Oh, and based off the driving I do, I change my oil every 5k though the manual says 6k. Am I in the wrong here as well?
At full level there is quite a bit of oil splashing up into the bores (there is a tang on the sump side of the rod cap that slings oil upward) This oil sling is cooling and lubricating the bottom of the cyl walls, giving a supply of oil for the oil rings to spread out to lube the compression rings, as well as cooling the bottoms of the pistons. At one qt low (where it says add) the amount of oil doing this cooling is cut to about 60%. Temp goes up at cyl wall, drag increases and rings wear faster, temp of piston increases, as does ring temp. Rings loose tension from running too hot. At TWO qts low - still un-noticed by not taking a small amount of personal responsibility in protecting your investment - all this wear inducing heat is DOUBLED and the consumption INCREASES. The hotter the rings and cyl the more oil goes into the chamber. Once those chrome rings are shot - they STAY shot (unlike pure cast iron which can be reseated by high pressure ergo full throttle runs. Once the hash hone in the cyl is glazed it stays glazed. So bottom line - once the level drops the speed at which consumption occurs accelerates exponentially.

At age 19 my daughter (who is the basis of all blonde jokes ever thunk up) noticed her "brand new used" 95 Taurus would take 1500 miles to go half qt low - but then sped up and only took another 1000 miles to go a full qt low. So she questioned the accuracy of the dipstick.( even though a qt would then put it right back on full)

But then she was only able to notice because she diligently checked her oil - this time. Her first car (72 Camaro) ran til the light came on - then did the responsible thing - drove straight home to ask Dad, 23 miles.

No you did not START the problem - but by allowing it to pull a load (increased combustion temperature) at more than one qt low you most definitely helped push the cart over the ledge and made the consumption increase not just on that oil change but forever on!
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Unread 07-06-2011, 06:57 PM   #69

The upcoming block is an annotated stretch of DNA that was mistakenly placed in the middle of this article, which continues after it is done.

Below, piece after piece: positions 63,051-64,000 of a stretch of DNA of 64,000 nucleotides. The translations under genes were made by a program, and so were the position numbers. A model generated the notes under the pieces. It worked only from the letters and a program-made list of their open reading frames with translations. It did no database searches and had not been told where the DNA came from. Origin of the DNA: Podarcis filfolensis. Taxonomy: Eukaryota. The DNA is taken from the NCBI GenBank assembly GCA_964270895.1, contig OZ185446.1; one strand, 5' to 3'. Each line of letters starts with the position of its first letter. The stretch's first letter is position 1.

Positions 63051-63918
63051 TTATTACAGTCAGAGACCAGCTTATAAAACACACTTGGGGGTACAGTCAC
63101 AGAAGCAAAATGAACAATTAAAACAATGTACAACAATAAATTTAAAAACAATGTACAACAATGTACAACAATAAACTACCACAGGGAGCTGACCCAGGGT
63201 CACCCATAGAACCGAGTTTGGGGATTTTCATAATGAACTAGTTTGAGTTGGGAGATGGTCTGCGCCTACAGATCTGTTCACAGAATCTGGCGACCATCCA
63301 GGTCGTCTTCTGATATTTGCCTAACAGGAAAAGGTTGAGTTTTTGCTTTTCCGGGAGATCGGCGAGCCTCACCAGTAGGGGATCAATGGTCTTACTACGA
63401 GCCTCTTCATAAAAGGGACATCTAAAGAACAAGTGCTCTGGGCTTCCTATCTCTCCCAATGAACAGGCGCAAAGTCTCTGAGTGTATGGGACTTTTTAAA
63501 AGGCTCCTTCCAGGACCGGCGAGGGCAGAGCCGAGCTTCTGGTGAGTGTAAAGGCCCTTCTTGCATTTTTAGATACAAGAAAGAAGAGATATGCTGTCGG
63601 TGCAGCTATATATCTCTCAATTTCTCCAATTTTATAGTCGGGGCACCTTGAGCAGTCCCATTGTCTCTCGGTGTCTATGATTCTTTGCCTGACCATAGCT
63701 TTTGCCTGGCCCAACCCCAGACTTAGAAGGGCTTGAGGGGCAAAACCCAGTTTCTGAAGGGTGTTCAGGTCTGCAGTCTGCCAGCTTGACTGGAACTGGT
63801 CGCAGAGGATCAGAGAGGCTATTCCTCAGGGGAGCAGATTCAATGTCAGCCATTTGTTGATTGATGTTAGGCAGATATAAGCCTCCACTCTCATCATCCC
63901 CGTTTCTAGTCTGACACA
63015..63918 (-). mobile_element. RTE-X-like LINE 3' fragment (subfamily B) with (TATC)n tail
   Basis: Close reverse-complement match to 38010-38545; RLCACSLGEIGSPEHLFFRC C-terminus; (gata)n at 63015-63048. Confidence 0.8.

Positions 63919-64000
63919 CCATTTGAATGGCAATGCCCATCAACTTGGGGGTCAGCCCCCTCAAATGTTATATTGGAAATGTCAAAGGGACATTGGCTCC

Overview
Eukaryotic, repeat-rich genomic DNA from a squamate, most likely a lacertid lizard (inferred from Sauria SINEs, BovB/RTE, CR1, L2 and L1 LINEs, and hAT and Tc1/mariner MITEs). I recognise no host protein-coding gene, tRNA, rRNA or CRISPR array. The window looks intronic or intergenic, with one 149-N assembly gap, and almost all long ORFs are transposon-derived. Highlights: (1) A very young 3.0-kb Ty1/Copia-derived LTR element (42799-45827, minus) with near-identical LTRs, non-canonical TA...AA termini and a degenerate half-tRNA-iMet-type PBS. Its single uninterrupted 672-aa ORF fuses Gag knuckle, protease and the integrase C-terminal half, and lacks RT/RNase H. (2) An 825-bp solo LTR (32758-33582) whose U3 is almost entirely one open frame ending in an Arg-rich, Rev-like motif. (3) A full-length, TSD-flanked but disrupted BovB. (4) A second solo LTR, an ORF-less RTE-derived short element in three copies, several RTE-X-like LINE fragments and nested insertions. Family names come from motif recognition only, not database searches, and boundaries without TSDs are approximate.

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Quote:
Originally Posted by jwmbishop View Post
At full level there is quite a bit of oil splashing up into the bores (there is a tang on the sump side of the rod cap that slings oil upward) This oil sling is cooling and lubricating the bottom of the cyl walls, giving a supply of oil for the oil rings to spread out to lube the compression rings, as well as cooling the bottoms of the pistons. At one qt low (where it says add) the amount of oil doing this cooling is cut to about 60%. Temp goes up at cyl wall, drag increases and rings wear faster, temp of piston increases, as does ring temp. Rings loose tension from running too hot. At TWO qts low - still un-noticed by not taking a small amount of personal responsibility in protecting your investment - all this wear inducing heat is DOUBLED and the consumption INCREASES. The hotter the rings and cyl the more oil goes into the chamber. Once those chrome rings are shot - they STAY shot (unlike pure cast iron which can be reseated by high pressure ergo full throttle runs. Once the hash hone in the cyl is glazed it stays glazed. So bottom line - once the level drops the speed at which consumption occurs accelerates exponentially.

At age 19 my daughter (who is the basis of all blonde jokes ever thunk up) noticed her "brand new used" 75 Taurus would take 1500 miles to go half qt low - but then sped up and only took another 1000 miles to go a full qt low. So she questioned the accuracy of the dipstick.( even though a qt would then put it right back on full)

But then she was only able to notice because she diligently checked her oil - this time. Her first car (72 Camaro) ran til the light came on - then did the responsible thing - drove straight home to ask Dad, 23 miles.

No you did not START the problem - but by allowing it to pull a load (increased combustion temperature) at more than one qt low you most definitely helped push the cart over the ledge and made the consumption increase not just on that oil change but forever on!